(or Hamlet in the Video Arcade)
Wood veneer. No, plastic wood veneer."blip, blip."
Yes, plastic wood veneer on metal sheets.
On metal sheets of television sets
With phantom images. On metal sheets
Of microwaves while heating without heat.
They say you can't tell a book by its cover, but
You can: glossy paper, author-bold,
And neon colors; faded fabric, gold-
Embossed, and edges fraying: the kinds of books
That have those kinds of covers. Fingernail
Polish on press-apply fingernails:
Neon glossy plastic disposable.
The Shakers used to sing that 'tis the gift
To be simple. But now the Shakers are gone, extinct.
Do you suppose they'll drop the bomb today?
Perhaps tomorrow. Or a meteorite
Will do the same, and billow dust enough
To bury dinosaurs. Or not. Perhaps
The postal workers'll strike, perhaps the PACs'll
Sway votes, perhaps the NASA shuttle will shatter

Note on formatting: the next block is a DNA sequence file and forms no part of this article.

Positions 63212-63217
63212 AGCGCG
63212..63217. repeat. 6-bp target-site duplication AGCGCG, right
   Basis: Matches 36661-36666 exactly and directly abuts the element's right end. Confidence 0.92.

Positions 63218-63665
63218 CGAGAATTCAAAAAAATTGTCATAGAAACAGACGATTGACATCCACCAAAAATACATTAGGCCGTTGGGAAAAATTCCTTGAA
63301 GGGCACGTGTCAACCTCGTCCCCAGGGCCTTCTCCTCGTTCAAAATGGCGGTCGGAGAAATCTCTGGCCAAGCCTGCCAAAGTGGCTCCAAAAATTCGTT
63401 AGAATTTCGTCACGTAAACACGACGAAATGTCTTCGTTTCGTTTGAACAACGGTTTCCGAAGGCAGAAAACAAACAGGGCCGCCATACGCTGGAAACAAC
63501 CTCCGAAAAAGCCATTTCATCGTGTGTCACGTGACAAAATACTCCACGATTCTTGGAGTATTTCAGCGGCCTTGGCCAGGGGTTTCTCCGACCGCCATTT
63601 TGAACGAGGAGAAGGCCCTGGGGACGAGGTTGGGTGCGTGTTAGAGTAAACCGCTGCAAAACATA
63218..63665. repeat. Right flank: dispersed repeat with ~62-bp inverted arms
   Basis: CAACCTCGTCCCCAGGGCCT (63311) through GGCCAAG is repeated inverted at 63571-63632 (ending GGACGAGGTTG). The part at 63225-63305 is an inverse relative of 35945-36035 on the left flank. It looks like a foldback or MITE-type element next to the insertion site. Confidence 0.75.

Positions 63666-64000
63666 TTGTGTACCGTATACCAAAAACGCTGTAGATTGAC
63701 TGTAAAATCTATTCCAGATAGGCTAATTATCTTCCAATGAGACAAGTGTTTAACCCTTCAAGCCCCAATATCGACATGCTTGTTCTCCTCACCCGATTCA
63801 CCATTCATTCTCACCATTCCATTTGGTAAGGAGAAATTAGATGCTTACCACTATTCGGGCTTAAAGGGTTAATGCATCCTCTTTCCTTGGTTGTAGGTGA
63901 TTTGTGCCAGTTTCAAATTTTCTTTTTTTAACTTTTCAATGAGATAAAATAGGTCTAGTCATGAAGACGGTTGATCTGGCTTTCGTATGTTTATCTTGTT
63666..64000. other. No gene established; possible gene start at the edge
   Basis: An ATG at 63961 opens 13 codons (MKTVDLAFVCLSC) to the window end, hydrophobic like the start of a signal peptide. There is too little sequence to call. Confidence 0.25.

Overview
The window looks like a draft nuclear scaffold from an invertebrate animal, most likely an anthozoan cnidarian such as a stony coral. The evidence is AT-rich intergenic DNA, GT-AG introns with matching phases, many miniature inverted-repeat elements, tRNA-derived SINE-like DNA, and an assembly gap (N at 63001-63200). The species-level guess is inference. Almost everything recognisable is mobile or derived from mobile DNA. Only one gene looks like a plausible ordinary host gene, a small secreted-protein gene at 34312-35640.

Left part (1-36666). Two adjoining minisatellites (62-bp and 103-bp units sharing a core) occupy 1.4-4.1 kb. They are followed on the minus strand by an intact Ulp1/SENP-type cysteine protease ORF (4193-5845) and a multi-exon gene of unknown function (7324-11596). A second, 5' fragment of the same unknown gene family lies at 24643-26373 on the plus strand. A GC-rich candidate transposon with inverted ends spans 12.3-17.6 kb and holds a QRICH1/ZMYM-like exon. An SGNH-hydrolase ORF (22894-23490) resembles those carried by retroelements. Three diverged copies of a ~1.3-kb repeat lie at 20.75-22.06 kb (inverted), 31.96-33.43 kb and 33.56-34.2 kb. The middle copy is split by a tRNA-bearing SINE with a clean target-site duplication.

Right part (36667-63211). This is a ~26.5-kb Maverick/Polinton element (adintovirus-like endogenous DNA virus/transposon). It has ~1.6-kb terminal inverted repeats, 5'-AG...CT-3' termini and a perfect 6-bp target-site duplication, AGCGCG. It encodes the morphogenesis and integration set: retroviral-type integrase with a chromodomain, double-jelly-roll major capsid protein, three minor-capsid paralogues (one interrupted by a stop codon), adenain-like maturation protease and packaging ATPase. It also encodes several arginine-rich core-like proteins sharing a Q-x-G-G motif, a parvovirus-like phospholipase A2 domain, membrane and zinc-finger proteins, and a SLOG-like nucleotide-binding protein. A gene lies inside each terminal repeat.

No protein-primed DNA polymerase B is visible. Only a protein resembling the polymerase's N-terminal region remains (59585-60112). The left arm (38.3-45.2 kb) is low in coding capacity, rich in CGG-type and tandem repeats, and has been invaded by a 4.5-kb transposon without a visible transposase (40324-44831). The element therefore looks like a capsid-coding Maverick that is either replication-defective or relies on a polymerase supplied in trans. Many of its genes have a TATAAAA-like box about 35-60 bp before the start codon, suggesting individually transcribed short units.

Incandescent once again, perhaps
A mugging (but, you know, it could never happen
To me), or sprays of desperate gunfire in
The playground, just like "Spaceblasters" (yeah!):
Designer emblems on designer jeans
Proclaim the real thing, deep quality
You can count on: faded fabric, edges frayed.
And non-designer emblems signal non-
Designer jeans (proclaim the real thing).
Hey, anything so long as you're not caught.
Scrape through, 'cause baby, it's a dog-eat-dog
Society, and just the fit survive.
Employment histories in prestige type
On prestige paper, plastic credit: to
Have emblems till tomorrow's long enough.
Neon toothpaste for designer smiles
To forswear a humdrum doomsday: natural
Selection and survival while it counts.
For "who would fardels bear, to grunt and sweat
Under a weary life, but that the dread
Of something after death . . . puzzles the will,
And makes us rather bear those ills we have,
Than fly to others that we know not of?"
Yes, plastic fardels dipped in chocolate,
Extravaganza video teeth.
© Douglas Allchin 7/23/90